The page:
“Meanwhile the large cloud service providers, like Amazon, Google, and Microsoft, are connecting to networking companies – like Cisco – to forge deep partnership links between networking stacks and services,” Oswal wrote.
Oswal said he expects such partnerships will only deepen next year, and that concurs with recent analysis by Gartner.
“SD-WAN is replacing routing and adding application-aware path selection among multiple links, centralised orchestration and native security, as well as other functions,” Gartner wrote in a recent report.
"Consequently, it includes incumbent and emerging vendors from multiple markets (namely routing, security, WAN optimisation and SD-WAN), each bringing its own differentiators and limitations."
In addition Oswal said SD-WAN technology is going to lead to a growth in business for managed service providers (MSPs), many more of which will begin to offer SD-WAN as a service.
“We expect MSPs to grow at about double the rate of the SD-WAN market itself, and expect that MSPs will begin to hyper-specialise, by industry and network size,” Oswal wrote.
All-inclusive multi-domain networks
In the Cisco world, blending typically siloed domains across the enterprise and cloud to the wide-area network is getting easier, and Oswal says that will continue in 2020.
The idea is that its key software components – Application Centric Infrastructure (ACI) and DNA Center– now enable what Cisco calls multidomain integration, which lets customers set policies to apply uniform access controls to users, devices and applications regardless of where they connect to the network.
ACI is Cisco’s software-defined networking (SDN) data centre package, but it also delivers the company’s intent-based networking technology, which brings customers the ability to automatically implement network and policy changes on the fly and ensure data delivery.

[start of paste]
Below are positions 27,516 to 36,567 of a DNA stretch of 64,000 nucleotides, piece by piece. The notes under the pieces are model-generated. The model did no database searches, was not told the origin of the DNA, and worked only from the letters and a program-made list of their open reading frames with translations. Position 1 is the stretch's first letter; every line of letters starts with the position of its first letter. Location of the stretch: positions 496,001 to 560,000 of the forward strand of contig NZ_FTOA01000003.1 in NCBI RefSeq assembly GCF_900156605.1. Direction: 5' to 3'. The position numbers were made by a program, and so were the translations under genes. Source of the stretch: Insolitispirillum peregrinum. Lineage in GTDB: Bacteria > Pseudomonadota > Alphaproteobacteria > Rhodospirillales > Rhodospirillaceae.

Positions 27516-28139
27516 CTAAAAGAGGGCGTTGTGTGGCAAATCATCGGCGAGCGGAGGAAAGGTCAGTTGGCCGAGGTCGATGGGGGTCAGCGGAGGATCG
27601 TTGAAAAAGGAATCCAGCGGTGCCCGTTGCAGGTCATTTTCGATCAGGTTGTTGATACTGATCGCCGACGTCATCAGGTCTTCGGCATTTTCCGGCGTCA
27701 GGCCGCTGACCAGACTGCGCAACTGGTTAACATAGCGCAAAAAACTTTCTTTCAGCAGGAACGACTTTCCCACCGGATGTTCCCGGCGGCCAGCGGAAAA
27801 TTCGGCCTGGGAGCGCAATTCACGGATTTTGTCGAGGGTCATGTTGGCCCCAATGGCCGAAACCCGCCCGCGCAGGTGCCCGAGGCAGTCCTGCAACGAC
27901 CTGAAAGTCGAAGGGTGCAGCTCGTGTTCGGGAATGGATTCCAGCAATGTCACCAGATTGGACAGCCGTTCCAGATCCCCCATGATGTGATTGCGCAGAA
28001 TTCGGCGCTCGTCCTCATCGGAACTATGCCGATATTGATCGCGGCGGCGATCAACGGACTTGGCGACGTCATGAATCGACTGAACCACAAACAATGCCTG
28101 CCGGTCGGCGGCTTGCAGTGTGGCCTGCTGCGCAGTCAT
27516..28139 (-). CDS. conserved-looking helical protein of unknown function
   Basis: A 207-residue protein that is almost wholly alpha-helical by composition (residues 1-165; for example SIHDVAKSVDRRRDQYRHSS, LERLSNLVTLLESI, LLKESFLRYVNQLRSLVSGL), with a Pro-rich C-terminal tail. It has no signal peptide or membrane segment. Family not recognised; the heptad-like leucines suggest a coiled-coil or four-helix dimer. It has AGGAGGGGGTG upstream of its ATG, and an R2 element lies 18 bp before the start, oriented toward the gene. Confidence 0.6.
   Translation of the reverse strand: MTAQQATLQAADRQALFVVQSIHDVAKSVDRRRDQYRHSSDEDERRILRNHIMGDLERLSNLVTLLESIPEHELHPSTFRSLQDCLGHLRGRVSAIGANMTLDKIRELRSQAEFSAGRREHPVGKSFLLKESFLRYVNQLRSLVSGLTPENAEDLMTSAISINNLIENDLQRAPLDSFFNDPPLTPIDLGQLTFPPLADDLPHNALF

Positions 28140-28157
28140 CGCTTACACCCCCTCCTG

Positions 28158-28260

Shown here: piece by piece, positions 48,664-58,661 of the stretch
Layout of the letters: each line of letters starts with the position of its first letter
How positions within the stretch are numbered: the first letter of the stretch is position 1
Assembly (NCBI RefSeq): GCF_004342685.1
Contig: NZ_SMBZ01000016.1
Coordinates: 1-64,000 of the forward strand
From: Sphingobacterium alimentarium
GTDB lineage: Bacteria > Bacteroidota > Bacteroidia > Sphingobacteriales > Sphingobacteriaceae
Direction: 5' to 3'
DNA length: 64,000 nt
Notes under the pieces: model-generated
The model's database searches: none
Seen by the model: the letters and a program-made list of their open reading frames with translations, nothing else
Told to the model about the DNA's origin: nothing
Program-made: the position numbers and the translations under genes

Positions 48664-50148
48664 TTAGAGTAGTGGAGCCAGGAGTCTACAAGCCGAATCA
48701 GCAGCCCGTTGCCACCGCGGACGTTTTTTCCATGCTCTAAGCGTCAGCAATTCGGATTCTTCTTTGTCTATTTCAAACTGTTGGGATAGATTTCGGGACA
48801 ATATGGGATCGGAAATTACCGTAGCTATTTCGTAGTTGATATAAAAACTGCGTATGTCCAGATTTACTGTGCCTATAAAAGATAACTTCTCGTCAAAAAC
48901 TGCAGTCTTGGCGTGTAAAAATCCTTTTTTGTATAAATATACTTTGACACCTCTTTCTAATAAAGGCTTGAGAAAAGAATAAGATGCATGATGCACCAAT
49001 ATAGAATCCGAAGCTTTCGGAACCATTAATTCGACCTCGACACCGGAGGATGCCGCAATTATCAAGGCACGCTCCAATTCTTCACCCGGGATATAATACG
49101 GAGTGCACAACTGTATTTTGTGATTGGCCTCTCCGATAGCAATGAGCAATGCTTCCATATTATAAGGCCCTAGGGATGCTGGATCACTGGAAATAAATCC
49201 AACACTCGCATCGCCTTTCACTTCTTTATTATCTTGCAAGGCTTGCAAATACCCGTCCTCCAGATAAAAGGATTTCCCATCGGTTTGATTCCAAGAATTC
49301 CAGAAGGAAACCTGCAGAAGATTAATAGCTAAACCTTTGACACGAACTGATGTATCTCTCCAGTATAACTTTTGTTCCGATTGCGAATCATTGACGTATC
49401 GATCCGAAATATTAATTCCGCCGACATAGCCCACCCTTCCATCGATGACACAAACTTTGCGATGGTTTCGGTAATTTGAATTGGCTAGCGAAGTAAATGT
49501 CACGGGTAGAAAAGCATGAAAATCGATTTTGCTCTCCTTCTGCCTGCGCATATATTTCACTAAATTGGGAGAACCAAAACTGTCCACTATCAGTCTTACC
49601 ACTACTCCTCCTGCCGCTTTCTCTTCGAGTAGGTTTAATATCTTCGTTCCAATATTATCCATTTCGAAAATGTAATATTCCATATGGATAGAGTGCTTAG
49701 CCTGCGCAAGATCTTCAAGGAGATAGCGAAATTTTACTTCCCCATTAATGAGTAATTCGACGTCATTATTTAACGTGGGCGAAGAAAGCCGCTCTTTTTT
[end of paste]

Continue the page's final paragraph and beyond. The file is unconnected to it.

DNA Center is a key package as it features automation capabilities, assurance setting, fabric provisioning and policy-based segmentation for enterprise networks.
Cisco DNA Center gives IT teams the ability to control access through policies using software-defined access (SD-Access), automatically provision through Cisco DNA Automation, virtualise devices through Cisco Network Functions Virtualisation (NFV), and lower security risks through segmentation and encrypted traffic analysis.
“For better management, agility, and especially for security, these multiple domains need to work together,” Oswal wrote. “Each domain’s controller needs to work in a coordinated manner to enable automation, analytics and security across the various domains.”
The next generation of controller-first architectures for network fabrics allows the unified management of loosely coupled systems using APIs and defined data structures for inter-device and inter-domain communication, Oswal wrote.
“The intent-based networking model that enterprises began adopting in 2019 is making network management more straightforward by absorbing the complexities of the network,” he wrote.
The network as sensor
The notion of the network being used for something more important than speeds and feeds has been talked about for a while, but the idea may be coming home to roost next year.